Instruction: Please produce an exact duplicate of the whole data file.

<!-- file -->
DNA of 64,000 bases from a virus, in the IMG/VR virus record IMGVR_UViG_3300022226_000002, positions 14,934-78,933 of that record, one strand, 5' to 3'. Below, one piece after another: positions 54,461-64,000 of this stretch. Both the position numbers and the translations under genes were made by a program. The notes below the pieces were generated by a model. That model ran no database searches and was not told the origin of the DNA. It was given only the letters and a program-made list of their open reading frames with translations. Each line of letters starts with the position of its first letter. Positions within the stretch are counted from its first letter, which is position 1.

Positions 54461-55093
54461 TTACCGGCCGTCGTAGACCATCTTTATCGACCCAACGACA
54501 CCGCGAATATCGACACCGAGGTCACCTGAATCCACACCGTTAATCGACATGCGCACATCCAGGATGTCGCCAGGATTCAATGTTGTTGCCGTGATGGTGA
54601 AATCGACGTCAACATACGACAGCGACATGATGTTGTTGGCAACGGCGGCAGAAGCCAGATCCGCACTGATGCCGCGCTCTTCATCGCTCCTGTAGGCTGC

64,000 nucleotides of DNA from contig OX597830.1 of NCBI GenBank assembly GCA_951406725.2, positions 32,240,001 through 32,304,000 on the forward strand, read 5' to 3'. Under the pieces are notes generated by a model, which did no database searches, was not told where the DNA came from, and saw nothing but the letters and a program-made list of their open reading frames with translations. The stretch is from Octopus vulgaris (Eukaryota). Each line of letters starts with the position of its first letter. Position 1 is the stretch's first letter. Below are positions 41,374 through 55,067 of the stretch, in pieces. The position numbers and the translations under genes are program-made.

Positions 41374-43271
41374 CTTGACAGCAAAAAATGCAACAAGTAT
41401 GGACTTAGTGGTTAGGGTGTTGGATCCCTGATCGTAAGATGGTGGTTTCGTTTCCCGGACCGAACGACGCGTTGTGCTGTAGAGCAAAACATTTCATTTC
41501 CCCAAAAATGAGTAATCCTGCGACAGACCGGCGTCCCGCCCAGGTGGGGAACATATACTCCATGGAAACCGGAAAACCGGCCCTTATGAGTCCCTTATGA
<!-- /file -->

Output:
DNA of 64,000 bases from a virus, in the IMG/VR virus record IMGVR_UViG_3300022226_000002, positions 14,934-78,933 of that record, one strand, 5' to 3'. Below, one piece after another: positions 54,461-64,000 of this stretch. Both the position numbers and the translations under genes were made by a program. The notes below the pieces were generated by a model. That model ran no database searches and was not told the origin of the DNA. It was given only the letters and a program-made list of their open reading frames with translations. Each line of letters starts with the position of its first letter. Positions within the stretch are counted from its first letter, which is position 1.

Positions 54461-55093
54461 TTACCGGCCGTCGTAGACCATCTTTATCGACCCAACGACA
54501 CCGCGAATATCGACACCGAGGTCACCTGAATCCACACCGTTAATCGACATGCGCACATCCAGGATGTCGCCAGGATTCAATGTTGTTGCCGTGATGGTGA
54601 AATCGACGTCAACATACGACAGCGACATGATGTTGTTGGCAACGGCGGCAGAAGCCAGATCCGCACTGATGCCGCGCTCTTCATCGCTCCTGTAGGCTGC

64,000 nucleotides of DNA from contig OX597830.1 of NCBI GenBank assembly GCA_951406725.2, positions 32,240,001 through 32,304,000 on the forward strand, read 5' to 3'. Under the pieces are notes generated by a model, which did no database searches, was not told where the DNA came from, and saw nothing but the letters and a program-made list of their open reading frames with translations. The stretch is from Octopus vulgaris (Eukaryota). Each line of letters starts with the position of its first letter. Position 1 is the stretch's first letter. Below are positions 41,374 through 55,067 of the stretch, in pieces. The position numbers and the translations under genes are program-made.

Positions 41374-43271
41374 CTTGACAGCAAAAAATGCAACAAGTAT
41401 GGACTTAGTGGTTAGGGTGTTGGATCCCTGATCGTAAGATGGTGGTTTCGTTTCCCGGACCGAACGACGCGTTGTGCTGTAGAGCAAAACATTTCATTTC
41501 CCCAAAAATGAGTAATCCTGCGACAGACCGGCGTCCCGCCCAGGTGGGGAACATATACTCCATGGAAACCGGAAAACCGGCCCTTATGAGTCCCTTATGA